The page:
What Was Your Favourite TGIF Lineup?

Wikipedia is a very useful resource for information that isn’t generally considered useful. For example, without Wikipedia, I wouldn’t have been able to link to a chart showing ABC’s TGIF lineup for each season of the programming gimmick’s existence. Actually, the chart has been up for a while, but I didn’t link to it because it was inaccurate for a while (including shows that either weren’t part of the lineup or weren’t regularly there); someone seems to have corrected it now.

For people who are in a certain age group, “TGIF” stands as one of the great TV marketing gimmicks: the proof is that virtually everybody referred to (and still refers to) ABC’s Friday night lineup as “TGIF,” meaning that we all accepted and adopted the marketing slogan. (“Must-see TV,” by contrast, was adopted ironically; people called it “Must-See TV” to point up the fact that some of the shows clearly weren’t must-see.) And it allowed ABC to stay strong on Friday nights well into the late ’90s, even as Friday night was becoming harder and harder to program. They finally lost their touch when they fell out with the Miller-Boyett gang in 1997-8 over the then-recent ABC/Disney merger: Miller-Boyett and their parent company Warner Brothers felt they were going to be out in the cold now that ABC was going to show favourtism to Disney product, so they took Step By Step and Family Matters over to CBS, where both shows died. Meanwhile ABC filled the gaps on Friday with Sabrina clones, leading to a mostly desperate, gimmicky lineup. It was the end of the line not only for TGIF but for the whole concept of major-network TV that appealed to viewers under 18: kids and teens, after all, are just as much outside the 18-49 sweet spot as senior citizens, and if anything the big networks want their viewership even less.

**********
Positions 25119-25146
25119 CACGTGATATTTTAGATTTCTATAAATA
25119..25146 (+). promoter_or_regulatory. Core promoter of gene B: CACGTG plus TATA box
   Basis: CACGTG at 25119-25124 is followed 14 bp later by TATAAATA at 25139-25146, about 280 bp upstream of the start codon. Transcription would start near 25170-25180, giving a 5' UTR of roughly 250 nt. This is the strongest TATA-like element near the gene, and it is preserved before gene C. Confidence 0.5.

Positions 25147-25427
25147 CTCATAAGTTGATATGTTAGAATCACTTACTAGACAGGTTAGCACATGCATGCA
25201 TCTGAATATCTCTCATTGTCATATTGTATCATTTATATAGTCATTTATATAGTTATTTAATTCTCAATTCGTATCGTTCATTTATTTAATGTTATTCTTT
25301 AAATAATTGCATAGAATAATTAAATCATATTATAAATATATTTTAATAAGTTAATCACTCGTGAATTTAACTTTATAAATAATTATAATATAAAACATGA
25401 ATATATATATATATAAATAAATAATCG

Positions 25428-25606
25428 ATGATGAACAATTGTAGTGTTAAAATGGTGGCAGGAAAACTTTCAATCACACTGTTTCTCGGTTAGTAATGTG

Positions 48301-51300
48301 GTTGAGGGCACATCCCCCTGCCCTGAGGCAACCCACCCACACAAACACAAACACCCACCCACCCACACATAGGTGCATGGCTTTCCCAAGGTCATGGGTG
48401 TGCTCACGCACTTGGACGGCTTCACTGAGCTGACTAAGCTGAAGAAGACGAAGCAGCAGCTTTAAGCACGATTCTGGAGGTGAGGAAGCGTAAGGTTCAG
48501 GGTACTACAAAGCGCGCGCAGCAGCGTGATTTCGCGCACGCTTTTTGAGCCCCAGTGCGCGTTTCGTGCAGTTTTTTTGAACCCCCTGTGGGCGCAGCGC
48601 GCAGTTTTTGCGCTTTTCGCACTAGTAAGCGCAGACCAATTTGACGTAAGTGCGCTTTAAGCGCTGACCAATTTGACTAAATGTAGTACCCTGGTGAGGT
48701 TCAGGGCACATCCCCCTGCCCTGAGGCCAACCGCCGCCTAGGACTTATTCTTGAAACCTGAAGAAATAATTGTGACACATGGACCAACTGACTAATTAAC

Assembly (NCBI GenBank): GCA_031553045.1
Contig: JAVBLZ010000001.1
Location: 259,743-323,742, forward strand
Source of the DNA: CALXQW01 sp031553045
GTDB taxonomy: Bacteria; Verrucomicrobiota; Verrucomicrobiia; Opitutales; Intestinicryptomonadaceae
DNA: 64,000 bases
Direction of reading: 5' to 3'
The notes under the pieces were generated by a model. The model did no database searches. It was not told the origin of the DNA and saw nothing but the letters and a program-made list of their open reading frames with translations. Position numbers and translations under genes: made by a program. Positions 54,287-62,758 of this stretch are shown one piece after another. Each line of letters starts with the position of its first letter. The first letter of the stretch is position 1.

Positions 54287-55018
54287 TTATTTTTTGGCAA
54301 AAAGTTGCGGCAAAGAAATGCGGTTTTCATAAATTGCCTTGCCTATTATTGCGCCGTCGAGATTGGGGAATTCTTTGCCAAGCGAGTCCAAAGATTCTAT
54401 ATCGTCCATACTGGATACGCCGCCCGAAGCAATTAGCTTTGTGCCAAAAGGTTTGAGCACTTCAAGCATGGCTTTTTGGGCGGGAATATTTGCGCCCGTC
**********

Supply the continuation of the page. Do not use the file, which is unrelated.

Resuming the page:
So, that said, for those of you who remember watching these shows on Friday night, what was your favourite lineup of the ones listed on that site? My favourite is, inevitably, the first I can remember watching. Which happens to be a lineup that wasn’t actually under the TGIF banner: the 1988-89 lineup. (The TGIF slogan was introduced officially the following year.)  I think, to be perfectly honest, that I usually tuned out after Full House, because my memories of the other two shows are much vaguer (even though Just the Ten of Us was the best of the lot), but I remember being glued to virtually every Perfect Strangers that year. That’s why I’m not well-adjusted. Anyway, I lost a certain amount of interest in the lineup the following season because they moved Perfect Strangers to 9:00, though that was the season Family Matters arrived to really cement the TGIF gimmick in the minds of my fellow kids.

Quality-wise, though, the best lineup was probably 1996-7. You had to get through a long-in-the-tooth Miller-Boyett show at 8 (Step By Step, it says, though an earlier version said Family Matters was there), but after that you had really strong shows by any standard: The first, wonderful season of Sabrina; the first season of the TV adaptation of Clueless, with much of the film’s cast (including Wallace Shawn) and crew; and the fourth and best season of Boy Meets World, which was none too happy about being moved to the end of the lineup:

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